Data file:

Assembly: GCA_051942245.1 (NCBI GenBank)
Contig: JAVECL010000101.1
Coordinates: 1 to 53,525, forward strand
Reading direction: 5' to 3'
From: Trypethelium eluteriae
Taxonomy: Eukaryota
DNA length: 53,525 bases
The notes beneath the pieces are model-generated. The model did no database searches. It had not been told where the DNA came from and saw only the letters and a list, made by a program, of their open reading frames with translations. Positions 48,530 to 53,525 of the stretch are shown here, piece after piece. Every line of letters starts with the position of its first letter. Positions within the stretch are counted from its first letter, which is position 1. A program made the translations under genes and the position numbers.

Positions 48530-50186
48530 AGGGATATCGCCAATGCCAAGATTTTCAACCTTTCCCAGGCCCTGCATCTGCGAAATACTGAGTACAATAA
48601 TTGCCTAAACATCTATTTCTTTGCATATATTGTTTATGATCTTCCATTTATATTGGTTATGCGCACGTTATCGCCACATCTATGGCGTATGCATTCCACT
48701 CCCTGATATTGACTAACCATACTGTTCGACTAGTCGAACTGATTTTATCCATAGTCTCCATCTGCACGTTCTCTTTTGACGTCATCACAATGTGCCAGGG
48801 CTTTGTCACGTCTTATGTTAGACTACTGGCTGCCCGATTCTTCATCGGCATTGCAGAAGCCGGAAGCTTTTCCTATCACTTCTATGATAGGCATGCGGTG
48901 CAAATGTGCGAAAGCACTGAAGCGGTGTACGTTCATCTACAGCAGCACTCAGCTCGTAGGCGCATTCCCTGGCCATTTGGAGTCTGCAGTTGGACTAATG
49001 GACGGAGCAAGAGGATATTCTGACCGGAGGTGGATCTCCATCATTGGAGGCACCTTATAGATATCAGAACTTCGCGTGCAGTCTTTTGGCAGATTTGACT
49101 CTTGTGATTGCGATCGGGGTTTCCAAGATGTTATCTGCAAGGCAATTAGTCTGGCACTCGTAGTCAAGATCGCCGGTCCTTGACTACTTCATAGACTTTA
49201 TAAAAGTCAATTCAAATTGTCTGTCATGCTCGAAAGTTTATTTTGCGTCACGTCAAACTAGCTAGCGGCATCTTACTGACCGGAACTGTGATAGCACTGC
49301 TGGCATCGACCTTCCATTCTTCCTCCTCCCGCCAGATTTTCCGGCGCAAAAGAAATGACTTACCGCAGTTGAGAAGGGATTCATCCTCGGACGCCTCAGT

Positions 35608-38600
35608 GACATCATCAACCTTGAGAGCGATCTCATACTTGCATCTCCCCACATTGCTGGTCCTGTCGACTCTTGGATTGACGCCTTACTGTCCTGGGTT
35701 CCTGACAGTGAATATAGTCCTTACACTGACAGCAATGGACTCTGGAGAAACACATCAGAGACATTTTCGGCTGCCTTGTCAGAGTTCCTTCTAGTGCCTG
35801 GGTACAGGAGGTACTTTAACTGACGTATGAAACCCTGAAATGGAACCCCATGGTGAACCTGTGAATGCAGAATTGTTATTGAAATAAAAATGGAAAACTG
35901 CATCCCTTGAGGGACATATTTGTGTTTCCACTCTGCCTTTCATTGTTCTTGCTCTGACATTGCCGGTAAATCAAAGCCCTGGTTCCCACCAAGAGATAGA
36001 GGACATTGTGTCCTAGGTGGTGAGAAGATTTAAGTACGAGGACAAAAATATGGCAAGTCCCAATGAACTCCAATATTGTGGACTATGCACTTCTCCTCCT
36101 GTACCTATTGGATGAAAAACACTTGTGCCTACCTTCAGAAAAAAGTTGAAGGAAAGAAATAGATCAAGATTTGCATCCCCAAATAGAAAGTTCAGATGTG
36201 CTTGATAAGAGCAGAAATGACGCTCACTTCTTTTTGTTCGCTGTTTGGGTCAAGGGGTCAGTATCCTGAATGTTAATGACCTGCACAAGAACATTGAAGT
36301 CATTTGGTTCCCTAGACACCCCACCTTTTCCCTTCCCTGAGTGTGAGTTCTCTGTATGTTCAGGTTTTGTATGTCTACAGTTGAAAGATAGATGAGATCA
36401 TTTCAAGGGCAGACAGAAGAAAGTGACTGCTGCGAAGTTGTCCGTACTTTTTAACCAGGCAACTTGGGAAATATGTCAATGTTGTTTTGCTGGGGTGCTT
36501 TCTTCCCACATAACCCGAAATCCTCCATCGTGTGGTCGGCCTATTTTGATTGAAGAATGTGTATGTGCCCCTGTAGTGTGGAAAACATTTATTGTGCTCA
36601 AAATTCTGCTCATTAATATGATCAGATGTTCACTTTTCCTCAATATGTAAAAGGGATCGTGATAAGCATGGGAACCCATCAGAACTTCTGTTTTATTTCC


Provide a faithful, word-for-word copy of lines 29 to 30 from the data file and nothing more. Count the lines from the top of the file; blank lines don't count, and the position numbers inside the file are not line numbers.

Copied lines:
36501 TCTTCCCACATAACCCGAAATCCTCCATCGTGTGGTCGGCCTATTTTGATTGAAGAATGTGTATGTGCCCCTGTAGTGTGGAAAACATTTATTGTGCTCA
36601 AAATTCTGCTCATTAATATGATCAGATGTTCACTTTTCCTCAATATGTAAAAGGGATCGTGATAAGCATGGGAACCCATCAGAACTTCTGTTTTATTTCC